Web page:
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Photo: Christopher Rowles | Cedars-Sinai

A new kind of prosthetic leg that fuses with bone has helped change one man’s life and could become the future for amputees.

Christopher Rowles is one of the first people in the U.S. to trade in his traditional prosthetic leg for a semipermanent option, thanks to a procedure known as osseointegration.

Rowles, a 59-year-old retired Los Angeles Police Department officer, had his left leg amputated after a staph infection in 2011.

But his traditional prosthetic leg that attached with a socket left him unable to comfortably walk or drive, let alone river fish — a longtime hobby of his.

There were times when the prosthetic even would detach from his body and fall behind him as he walked.

“I would keep walking and all of a sudden my leg would be a few feet behind me and I’d fall to the ground,” he told Healthline.

He says the process of removing and changing the sheath that attached his prosthesis to his knee was also onerous and inconvenient.

“I used to always call it my giant condom, because you had to roll it on to your stump,” Rowles said.

Not only was Rowles barely using his socket prosthetic, the old prosthetic was increasing his risk of further injury.

Dr. Daniel Christopher Allison, a surgeon at Cedars-Sinai Medical Center in Los Angeles, treated Rowles and said the former police officer was an ideal candidate for a procedure called osseointegration. The procedure involves putting a permanent implant into bone, which can then be firmly affixed to a prosthesis.

In December 2016, they began the two-part procedure, which is somewhat similar to getting a dental implant.

In the first surgery, a metal stem is put in at the knee and left to fuse with the bone. In the second procedure, months later, the prosthetic is attached to the part of the anchor that sticks out of the leg.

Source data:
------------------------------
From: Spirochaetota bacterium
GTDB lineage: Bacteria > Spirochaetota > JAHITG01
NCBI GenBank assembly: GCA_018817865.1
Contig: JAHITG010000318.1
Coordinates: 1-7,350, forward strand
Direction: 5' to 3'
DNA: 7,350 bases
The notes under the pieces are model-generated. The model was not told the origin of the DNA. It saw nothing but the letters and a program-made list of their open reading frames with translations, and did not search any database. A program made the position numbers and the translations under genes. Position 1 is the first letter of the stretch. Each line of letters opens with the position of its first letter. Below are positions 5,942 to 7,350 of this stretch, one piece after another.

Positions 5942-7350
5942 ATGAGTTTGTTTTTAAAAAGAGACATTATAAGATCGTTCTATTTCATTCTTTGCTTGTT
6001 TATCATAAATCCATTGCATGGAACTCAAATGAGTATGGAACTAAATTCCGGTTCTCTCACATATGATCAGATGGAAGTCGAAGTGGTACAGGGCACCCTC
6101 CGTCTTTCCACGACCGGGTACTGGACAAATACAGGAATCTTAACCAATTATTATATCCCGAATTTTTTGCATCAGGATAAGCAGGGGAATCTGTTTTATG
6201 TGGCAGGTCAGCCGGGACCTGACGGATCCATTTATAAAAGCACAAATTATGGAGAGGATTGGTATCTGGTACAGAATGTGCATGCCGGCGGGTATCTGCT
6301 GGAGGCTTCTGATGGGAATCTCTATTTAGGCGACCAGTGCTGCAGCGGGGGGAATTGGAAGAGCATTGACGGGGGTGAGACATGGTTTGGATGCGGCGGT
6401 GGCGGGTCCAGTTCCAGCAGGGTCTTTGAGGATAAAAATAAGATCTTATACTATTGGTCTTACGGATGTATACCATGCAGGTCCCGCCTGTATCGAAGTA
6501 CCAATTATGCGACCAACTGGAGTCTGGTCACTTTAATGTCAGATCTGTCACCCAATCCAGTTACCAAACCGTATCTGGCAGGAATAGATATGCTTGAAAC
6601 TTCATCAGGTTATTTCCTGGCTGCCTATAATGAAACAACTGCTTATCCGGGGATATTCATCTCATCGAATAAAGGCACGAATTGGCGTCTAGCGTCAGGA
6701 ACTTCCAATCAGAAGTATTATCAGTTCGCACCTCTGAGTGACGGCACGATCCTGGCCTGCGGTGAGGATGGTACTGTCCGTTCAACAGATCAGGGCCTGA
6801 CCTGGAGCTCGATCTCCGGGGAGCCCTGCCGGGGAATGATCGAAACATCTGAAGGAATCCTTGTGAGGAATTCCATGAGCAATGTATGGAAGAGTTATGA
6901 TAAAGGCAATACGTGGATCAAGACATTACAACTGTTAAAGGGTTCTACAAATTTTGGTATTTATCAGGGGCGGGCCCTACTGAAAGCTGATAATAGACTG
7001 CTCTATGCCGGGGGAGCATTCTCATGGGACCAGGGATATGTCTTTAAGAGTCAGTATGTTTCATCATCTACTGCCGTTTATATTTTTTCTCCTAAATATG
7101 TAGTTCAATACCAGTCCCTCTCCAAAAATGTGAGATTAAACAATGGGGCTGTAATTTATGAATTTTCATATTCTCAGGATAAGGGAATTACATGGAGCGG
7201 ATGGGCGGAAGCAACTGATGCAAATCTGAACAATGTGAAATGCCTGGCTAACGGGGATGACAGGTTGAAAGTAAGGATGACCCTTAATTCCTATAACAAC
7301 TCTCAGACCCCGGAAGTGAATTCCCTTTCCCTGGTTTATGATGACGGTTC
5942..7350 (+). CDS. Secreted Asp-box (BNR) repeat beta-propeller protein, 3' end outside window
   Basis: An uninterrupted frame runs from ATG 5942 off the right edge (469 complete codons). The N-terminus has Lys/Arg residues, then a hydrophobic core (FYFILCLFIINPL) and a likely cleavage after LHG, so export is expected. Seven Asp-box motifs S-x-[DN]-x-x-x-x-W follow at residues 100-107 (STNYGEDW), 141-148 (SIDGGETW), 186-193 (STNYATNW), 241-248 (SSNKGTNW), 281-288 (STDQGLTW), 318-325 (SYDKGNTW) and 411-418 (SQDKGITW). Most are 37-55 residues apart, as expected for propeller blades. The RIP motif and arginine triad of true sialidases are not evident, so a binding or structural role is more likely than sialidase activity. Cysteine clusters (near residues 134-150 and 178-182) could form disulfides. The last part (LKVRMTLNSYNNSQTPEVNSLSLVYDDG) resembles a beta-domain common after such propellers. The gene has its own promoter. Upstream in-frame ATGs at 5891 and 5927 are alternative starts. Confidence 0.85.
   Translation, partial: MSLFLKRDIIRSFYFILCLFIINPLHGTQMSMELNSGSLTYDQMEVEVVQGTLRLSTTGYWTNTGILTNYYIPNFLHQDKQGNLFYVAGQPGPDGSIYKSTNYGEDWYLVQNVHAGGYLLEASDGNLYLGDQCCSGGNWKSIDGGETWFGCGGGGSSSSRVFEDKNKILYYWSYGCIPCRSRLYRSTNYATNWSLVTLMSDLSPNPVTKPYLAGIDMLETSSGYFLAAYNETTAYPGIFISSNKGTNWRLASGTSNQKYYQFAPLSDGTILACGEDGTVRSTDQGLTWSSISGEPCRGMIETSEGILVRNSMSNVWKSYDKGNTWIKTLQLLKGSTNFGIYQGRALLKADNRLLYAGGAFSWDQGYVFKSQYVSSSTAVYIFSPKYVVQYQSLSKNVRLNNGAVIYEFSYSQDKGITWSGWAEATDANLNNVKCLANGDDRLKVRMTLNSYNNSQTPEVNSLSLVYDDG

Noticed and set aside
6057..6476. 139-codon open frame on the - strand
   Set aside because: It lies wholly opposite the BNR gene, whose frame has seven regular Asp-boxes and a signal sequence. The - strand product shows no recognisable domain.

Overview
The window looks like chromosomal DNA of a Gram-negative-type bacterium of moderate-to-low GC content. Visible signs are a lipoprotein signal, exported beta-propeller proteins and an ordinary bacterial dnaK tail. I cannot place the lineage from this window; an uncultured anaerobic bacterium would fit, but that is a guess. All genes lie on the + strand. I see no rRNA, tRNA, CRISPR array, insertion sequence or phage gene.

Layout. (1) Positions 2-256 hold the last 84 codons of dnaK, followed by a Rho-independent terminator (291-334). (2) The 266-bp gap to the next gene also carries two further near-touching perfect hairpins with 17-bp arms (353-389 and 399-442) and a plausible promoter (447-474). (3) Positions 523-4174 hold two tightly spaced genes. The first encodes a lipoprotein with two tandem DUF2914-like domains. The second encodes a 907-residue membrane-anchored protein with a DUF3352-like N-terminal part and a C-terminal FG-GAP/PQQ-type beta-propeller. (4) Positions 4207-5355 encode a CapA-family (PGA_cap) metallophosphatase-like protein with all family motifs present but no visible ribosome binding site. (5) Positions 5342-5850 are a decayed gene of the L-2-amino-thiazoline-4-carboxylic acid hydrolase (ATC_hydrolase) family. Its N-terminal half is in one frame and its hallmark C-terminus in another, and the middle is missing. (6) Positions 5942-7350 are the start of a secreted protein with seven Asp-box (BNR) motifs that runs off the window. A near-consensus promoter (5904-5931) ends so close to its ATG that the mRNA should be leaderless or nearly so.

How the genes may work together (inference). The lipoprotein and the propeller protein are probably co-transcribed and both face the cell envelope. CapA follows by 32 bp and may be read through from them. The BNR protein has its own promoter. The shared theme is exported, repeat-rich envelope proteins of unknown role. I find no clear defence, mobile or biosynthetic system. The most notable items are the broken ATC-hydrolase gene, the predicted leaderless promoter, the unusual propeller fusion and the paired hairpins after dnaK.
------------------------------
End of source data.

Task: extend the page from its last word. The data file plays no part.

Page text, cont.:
After that, with some help from physical therapy, Rowles said, things changed.

“Everything’s different. I go to the gym five days a week, I can do things I wasn’t secure with,” Rowles said. “Even driving’s easier, even though it is my left leg that is amputated.”

And, he says, the new implant takes him just 30 seconds to take on and off.

“I walk straighter, much more upright, I’m not leaning or doing anything in my gait,” he said. “My body feels better.”

A different kind of prosthetic

The basic idea of osseointegration for prosthetic limbs has been in development since the early 1990s in Sweden, where the method was adapted from dentistry.

Allison said that after its introduction in Europe, the procedure also gained popularity in Australia.

But in the United States, the procedure remains extremely rare. The first U.S. patient to have an osseointegrated prosthetic underwent surgery in San Francisco in 2016.

The version of the procedure Allison performed on Rowles is also not yet fully approved by the U.S. Food and Drug Administration, although it is allowed on an individual case-by-case basis.

Allison is hoping to get humanitarian approval from the FDA in the future, which would allow the procedure to be performed on the relatively small population of amputees interested in this option in the U.S.

Potential drawbacks

While there are benefits to having a more stable prosthesis, there are also potential drawbacks for patients, including higher costs and health risks after surgery.

In Sweden, a robust public healthcare system keeps the procedure relatively cheap, according to Dr. Örjan Berlin, an orthopedic surgeon who has worked on osseointegration at the University of Gothenburg in Sweden.

But in the U.S., even traditional prosthetics can cost thousands of dollars, much less osseointegrated prostheses that require a surgically-placed implant.

In Las Vegas, one patient had to raise $18,000 through crowdfunding to pay for an osseointegration surgery, according to the Las Vegas Review Journal.

“This is still new and it’s not without complications, and we can always make things better,” Allison said of the cost.

In Rowles’ case, his medical bills were covered in full by his workers’ compensation program.

In addition to higher costs, the procedure is not without its risks. The biggest health risk is the potential for an infection at the site where the prosthetic meets body tissue.

In Sweden, Berlin said, infections are common among patients undergoing the Swedish method of the procedure, but they are usually cured by antibiotic treatment.

In addition, overall infection rates have gone down since the procedure was first introduced, Allison explained, and not all infections require treatment.

The process of getting fitted for a prosthetic can also be lengthy. Rowles had to undergo an MRI scan of his leg, which was sent to Australia where parts for his prosthetic were custom made.

Going bionic for the future?

Despite the cost and extra steps, Rowles is happy to have upgraded his leg and enjoys his increased mobility.

In the future, Allison says he hopes to be able to perform the procedure for people with amputations above the elbow.

Potentially these permanent implants could go fully bionic, according to Allison. He explained these kinds of prosthetics can be made myoelectric or neuroelectric, allowing patients to control their prostheses with the electric signals generated by the muscles or the brain.